Ultimately, much of the study confirms what we already suspected. Transportation is the most inefficient -- and carbon heavy -- part of the process when you're shipping food from one place to another. While the wine industry is lagging behind in technology like new packaging (driven greatly by a consumer reluctance and lack of education), what we didn't see in this study were mentions of many things that we thought were the issue. Cork, for example, appears to be a relatively small part of a wine's carbon footprint.

What's the answer? Well, the good news is that it's not just "drink local wines." Indiana wine quality aside, the real issue is that while vina vinifera grapes will grow just about everywhere, not every region of the country has the best climate and environ for making terrific wines from their juice. Additionally, if you check, many local wines are made from juice that arrives from California or the Pacific northwest, you guessed it, in a truck, effectively negating your good intentions and providing you with a sub-par product as well. Luckily -- especially if you look at the map in Dr. Vino's paper, the answer also isn't "buy only US wines". Depending on the number of cases produced, the bottles, and how it's traveling, that's not always a low-carbon-footprint answer either.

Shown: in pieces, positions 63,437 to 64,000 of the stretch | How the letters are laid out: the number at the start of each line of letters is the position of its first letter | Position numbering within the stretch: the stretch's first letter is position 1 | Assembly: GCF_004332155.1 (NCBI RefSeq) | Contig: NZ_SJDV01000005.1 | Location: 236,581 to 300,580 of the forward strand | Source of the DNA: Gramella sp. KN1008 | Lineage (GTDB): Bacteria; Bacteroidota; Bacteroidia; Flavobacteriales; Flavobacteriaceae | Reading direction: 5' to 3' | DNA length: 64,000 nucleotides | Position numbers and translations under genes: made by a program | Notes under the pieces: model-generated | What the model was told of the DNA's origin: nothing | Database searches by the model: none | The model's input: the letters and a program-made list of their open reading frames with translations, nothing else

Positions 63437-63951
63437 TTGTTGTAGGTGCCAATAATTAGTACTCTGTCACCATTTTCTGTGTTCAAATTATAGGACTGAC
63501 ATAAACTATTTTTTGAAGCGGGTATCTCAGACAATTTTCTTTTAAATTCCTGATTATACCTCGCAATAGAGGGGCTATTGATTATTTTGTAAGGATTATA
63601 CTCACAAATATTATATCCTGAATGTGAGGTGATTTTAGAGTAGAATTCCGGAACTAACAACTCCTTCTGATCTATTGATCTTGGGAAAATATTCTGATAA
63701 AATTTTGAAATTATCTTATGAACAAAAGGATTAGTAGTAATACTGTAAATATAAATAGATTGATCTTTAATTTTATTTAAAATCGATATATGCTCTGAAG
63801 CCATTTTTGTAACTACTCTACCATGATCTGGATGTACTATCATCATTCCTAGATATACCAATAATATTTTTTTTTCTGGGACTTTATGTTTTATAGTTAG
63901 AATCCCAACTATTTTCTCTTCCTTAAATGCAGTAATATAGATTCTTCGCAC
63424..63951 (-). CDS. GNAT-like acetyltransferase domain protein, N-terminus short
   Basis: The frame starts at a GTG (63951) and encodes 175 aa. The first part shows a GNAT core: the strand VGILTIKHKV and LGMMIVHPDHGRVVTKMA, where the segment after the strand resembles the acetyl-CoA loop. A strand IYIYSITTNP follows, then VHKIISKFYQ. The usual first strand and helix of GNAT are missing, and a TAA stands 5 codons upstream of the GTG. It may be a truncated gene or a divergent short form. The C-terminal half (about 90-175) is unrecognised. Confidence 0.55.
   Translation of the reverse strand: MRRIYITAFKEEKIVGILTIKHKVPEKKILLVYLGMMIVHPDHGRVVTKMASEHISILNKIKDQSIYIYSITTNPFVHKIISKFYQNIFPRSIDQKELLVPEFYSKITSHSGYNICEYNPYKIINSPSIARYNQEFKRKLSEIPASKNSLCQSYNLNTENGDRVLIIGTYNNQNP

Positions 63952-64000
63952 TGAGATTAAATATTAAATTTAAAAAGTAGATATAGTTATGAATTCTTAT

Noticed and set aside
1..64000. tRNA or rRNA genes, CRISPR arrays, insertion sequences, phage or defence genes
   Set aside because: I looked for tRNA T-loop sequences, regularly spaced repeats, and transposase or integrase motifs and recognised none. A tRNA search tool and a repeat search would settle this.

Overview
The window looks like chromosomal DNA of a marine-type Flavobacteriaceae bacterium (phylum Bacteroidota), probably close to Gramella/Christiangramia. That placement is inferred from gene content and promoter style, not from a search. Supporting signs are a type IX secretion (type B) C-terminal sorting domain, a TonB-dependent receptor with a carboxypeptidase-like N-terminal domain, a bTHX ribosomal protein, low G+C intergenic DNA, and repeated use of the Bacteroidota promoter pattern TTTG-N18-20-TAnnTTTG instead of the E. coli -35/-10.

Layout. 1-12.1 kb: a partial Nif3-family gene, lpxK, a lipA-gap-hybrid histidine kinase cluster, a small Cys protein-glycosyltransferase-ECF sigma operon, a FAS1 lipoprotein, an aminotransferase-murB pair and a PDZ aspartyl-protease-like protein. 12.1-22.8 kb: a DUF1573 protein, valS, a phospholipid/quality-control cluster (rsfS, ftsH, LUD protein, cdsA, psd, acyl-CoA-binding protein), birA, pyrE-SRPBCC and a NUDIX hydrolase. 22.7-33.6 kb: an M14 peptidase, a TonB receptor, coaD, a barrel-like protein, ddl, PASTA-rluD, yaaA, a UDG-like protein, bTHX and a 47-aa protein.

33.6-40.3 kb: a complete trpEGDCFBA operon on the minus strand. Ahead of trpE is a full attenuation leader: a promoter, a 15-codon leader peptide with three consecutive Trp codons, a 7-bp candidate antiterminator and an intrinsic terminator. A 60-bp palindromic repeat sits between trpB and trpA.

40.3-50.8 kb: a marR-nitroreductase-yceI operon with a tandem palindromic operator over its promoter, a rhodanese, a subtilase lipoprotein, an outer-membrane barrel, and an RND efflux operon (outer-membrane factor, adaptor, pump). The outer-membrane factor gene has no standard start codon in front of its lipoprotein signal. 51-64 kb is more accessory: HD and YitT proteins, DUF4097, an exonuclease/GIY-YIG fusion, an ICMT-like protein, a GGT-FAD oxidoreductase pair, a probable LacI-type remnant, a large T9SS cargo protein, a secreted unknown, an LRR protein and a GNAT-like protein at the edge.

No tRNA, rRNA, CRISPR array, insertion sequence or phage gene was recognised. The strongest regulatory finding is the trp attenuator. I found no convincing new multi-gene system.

The real answer is consumer education. Just as many consumers now understand how to better buy meat and assess whether it's hormone and antibiotic free regardless of how it's labeled, savvy wine consumers should understand what goes into to making a wine bad for the environment. And if the industry really cares, they'll work to help wine makers with the educational process. They'll work to help consumers understand that new packages like wine pouches are better for the wine, cheaper to produce, and much more efficient to ship. They'll help consumers understand that heavy glass bottles are not a mark of quality -- regardless of country. And they'll educate them on the process such as sourcing and on new techniques (such as oak chips versus barrels). With a better understanding, consumers can make their own decisions instead of a knee-jerk reaction. (Many consumers are no longer disturbed when a bottle of high-end Napa Cabernet arrives with a screw top. And lower end consumers are already used to seeing screw tops in many of the sub $10 Australian and NZ wines.

Working together, with a little effort, we can all learn together about what's really sustainable and best for the environment while still getting to drink high quality wines from around the world.


Matthew said...

There's a really interesting article on this topic:

braingirl said...

The link isn't working for me. So, I can't comment on the content. Ultimately (and I'm so glad), reducing carbon footprints when it comes to wine is *not* about organic wines. Organic growth certainly matters to some people and if so, they have a wider range of wines every year to choose from. But for those who want to continue to enjoy quality traditional wines, there are a number of other, bigger factors they can examine in order to make responsible purchasing decisions.